As a result, if it does indeed catalyze the non-incremental approach, I think Google places itself in the driver's seat to make lots of money in a lot of different ways.  I'm going to address that in Part 4.  What did you think of Part 3?

thanks, also, to +Jos Echelpoels   and +Haydn Shaughnessy  for commenting.
 
I agree with +Jos Echelpoels that car makers would not necessarily make the platform, and certainly their incentive would be to make proprietary platforms rather than one that spanned multiple manufacturers.  It was bold, for example, that +OnStar at one point tried to be cross-platform (and I'll claim a small credit for nudging it to that position) but it eventually retreated to be a GM-specific feature than a cross-industry one.

+Haydn Shaughnessy  is right, though, that not all manufacturers will need Google's technology. All would resist it, I'd expect.  And the big players like GM and Toyota, would likely be able to roll their own.  But it's a fragmented market, and it is unlikely that every significant player would succeed in the complex development effort.  At least some might turn to Google if it succeeds as spectacularly as it seems it might.  It is analogous to why so many phone makers turned to Android, and Nokia embraced Microsoft—even though they would have preferred to have their own OS.  How might of a market will Google need to make this effort very worthwhile?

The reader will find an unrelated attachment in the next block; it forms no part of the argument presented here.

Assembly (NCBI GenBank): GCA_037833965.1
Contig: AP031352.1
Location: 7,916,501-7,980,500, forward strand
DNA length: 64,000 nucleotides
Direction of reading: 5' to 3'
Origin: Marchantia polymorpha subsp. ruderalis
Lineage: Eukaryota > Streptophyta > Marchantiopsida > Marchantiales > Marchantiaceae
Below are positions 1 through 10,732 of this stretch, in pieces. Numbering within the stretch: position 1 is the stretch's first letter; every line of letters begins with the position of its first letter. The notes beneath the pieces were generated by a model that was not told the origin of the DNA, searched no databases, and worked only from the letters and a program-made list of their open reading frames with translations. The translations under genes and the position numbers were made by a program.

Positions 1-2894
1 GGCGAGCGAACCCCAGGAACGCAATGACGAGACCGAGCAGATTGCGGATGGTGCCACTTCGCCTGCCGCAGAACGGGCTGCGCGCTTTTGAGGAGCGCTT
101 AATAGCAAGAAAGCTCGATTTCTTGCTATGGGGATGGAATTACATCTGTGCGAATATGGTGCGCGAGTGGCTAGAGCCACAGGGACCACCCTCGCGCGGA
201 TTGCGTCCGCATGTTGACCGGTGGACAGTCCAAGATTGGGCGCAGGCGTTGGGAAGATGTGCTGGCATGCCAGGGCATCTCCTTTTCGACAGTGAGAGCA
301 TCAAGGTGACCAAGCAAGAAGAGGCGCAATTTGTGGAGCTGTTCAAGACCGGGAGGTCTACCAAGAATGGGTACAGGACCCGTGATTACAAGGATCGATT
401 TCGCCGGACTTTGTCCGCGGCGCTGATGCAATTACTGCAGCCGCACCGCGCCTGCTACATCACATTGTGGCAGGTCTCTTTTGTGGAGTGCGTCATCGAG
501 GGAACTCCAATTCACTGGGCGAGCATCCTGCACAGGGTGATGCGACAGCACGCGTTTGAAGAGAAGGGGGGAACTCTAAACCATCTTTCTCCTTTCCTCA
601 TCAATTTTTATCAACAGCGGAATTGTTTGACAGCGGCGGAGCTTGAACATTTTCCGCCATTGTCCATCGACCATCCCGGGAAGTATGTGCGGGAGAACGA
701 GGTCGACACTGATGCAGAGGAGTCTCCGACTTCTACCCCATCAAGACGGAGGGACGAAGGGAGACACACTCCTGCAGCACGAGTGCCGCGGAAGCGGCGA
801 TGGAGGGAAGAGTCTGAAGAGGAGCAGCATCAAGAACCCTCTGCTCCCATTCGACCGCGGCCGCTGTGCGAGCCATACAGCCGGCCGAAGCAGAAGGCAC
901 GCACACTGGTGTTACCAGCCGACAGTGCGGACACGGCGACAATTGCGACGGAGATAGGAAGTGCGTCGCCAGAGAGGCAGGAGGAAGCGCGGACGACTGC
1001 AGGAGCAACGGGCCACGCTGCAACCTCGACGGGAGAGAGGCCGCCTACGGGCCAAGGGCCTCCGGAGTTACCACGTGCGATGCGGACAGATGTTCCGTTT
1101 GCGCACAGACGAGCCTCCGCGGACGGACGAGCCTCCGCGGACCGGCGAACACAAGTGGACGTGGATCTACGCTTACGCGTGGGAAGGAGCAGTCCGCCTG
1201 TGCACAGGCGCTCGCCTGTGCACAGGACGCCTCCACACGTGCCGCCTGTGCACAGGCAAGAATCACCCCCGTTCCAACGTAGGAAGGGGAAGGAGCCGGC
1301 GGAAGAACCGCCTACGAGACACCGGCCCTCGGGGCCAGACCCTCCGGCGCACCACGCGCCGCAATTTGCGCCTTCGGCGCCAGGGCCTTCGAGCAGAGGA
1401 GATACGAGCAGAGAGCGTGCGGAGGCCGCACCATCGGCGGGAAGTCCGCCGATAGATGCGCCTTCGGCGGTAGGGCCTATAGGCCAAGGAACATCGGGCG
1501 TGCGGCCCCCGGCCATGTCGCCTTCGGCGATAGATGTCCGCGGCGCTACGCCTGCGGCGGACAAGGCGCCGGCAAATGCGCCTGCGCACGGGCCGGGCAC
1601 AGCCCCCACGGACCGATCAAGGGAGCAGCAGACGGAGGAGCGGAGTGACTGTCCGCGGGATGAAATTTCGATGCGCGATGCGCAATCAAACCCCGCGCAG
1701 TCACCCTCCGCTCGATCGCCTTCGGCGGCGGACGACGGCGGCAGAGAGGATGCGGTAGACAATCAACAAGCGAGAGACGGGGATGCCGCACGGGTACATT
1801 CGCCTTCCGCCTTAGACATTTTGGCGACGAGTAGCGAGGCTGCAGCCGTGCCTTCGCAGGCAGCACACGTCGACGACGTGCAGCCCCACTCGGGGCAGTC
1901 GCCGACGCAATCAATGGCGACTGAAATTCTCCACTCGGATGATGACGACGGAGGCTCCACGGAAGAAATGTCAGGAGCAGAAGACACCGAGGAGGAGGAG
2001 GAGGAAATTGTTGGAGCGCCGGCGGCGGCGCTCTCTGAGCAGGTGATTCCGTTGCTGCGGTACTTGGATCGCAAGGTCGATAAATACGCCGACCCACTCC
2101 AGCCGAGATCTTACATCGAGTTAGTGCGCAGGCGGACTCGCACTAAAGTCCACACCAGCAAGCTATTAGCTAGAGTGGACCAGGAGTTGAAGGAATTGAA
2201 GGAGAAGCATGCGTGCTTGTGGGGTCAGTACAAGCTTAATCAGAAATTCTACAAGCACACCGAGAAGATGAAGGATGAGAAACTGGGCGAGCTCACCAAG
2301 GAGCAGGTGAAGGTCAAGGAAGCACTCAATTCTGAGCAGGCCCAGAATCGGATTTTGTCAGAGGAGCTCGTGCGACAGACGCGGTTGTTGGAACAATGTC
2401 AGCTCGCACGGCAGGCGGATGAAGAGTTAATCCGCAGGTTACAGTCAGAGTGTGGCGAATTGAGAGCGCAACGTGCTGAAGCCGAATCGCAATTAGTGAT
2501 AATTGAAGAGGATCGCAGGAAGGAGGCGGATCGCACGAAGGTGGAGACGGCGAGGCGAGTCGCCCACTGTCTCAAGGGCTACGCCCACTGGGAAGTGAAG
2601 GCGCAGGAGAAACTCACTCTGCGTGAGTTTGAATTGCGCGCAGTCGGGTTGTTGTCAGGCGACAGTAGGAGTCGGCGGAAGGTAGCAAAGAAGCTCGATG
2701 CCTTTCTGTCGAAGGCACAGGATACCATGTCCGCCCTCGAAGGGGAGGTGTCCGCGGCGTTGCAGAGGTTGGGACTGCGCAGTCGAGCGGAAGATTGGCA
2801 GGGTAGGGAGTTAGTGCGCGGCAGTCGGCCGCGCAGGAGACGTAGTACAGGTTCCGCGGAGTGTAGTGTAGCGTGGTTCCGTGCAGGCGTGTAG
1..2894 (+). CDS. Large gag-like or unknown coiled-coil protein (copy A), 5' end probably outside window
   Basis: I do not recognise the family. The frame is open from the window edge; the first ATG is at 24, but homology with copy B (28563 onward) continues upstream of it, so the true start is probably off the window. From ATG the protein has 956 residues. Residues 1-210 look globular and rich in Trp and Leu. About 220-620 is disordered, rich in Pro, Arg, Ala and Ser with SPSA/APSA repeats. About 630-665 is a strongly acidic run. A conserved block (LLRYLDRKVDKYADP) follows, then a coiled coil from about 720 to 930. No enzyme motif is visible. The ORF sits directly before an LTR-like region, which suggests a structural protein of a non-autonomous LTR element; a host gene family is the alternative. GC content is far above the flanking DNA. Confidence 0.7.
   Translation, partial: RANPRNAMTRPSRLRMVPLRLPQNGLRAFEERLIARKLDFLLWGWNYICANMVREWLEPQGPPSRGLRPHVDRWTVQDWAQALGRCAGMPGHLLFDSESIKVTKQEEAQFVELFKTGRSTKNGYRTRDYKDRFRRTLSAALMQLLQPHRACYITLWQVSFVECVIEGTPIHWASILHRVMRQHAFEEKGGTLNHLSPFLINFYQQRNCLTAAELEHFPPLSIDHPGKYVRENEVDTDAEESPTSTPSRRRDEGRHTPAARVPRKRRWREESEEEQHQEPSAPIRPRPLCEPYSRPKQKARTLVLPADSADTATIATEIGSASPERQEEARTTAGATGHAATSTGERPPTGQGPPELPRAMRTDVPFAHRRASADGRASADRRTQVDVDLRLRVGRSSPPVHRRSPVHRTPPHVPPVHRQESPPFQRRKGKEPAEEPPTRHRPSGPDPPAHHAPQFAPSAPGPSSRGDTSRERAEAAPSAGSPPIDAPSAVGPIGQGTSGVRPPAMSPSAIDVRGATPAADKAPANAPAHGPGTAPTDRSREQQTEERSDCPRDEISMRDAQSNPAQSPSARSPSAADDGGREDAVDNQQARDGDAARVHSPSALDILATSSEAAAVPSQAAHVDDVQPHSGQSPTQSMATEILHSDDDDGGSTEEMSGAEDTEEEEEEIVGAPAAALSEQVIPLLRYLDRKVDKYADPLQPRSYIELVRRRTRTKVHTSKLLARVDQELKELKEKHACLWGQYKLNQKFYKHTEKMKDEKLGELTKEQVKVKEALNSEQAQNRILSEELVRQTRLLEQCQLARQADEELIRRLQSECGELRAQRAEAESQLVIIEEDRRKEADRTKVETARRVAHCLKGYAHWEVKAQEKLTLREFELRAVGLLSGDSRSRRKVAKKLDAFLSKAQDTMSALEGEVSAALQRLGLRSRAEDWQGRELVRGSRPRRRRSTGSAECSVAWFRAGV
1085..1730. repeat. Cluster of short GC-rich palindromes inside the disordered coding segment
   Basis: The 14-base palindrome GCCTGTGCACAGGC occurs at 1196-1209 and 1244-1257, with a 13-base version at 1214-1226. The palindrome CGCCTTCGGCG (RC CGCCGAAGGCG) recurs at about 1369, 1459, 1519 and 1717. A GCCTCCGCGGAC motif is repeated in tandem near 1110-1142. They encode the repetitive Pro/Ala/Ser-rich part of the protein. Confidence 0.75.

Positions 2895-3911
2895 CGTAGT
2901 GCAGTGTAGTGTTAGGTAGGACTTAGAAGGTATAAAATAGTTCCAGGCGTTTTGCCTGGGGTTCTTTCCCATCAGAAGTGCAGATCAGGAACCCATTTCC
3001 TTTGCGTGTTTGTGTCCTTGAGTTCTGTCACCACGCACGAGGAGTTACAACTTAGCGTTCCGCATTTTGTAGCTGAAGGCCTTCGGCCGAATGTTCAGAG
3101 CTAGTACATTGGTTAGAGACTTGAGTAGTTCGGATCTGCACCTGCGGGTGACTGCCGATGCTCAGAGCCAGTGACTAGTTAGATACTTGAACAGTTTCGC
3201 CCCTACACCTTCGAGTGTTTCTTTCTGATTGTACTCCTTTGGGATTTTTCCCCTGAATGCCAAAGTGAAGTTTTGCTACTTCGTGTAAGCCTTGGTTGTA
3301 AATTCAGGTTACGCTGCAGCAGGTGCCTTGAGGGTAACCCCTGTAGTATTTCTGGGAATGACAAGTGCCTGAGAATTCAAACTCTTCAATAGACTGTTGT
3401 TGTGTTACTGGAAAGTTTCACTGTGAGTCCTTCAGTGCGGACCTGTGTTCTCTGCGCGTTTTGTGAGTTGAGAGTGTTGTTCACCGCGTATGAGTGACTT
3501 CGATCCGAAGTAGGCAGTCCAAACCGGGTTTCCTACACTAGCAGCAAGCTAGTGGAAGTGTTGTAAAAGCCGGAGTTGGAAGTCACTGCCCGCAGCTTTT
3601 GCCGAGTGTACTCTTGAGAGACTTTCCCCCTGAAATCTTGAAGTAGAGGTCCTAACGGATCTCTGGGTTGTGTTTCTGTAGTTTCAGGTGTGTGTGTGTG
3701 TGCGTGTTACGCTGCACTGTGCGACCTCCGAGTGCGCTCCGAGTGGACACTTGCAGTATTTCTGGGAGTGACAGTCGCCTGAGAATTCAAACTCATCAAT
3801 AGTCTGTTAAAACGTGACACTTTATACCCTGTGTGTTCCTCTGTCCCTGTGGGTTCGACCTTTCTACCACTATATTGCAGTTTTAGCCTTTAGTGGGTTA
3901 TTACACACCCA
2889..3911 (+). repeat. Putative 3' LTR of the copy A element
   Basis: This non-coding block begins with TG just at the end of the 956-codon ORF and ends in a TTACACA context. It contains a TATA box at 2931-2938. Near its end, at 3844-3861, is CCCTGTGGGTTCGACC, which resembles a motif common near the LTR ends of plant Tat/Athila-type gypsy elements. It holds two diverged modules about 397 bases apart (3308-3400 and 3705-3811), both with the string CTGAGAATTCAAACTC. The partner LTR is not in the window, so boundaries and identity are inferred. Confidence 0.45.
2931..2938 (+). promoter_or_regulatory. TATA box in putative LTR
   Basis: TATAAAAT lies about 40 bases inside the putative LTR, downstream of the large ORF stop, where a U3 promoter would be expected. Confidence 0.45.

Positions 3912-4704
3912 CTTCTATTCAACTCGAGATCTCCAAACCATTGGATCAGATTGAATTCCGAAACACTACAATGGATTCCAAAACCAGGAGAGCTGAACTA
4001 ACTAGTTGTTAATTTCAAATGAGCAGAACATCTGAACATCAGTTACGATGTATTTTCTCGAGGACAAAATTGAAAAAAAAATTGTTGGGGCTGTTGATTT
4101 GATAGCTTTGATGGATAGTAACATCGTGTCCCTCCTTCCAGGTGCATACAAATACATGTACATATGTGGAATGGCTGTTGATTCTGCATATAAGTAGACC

Chunka, you mentioned that you are an unofficial influencer in the transportation sector. My first unofficial influence was delivered to a (bankrupt) car manufacturer as project "T140" in 1978 and the design cycle for a new car then was 4-5 years. Today that is 4-5 weeks.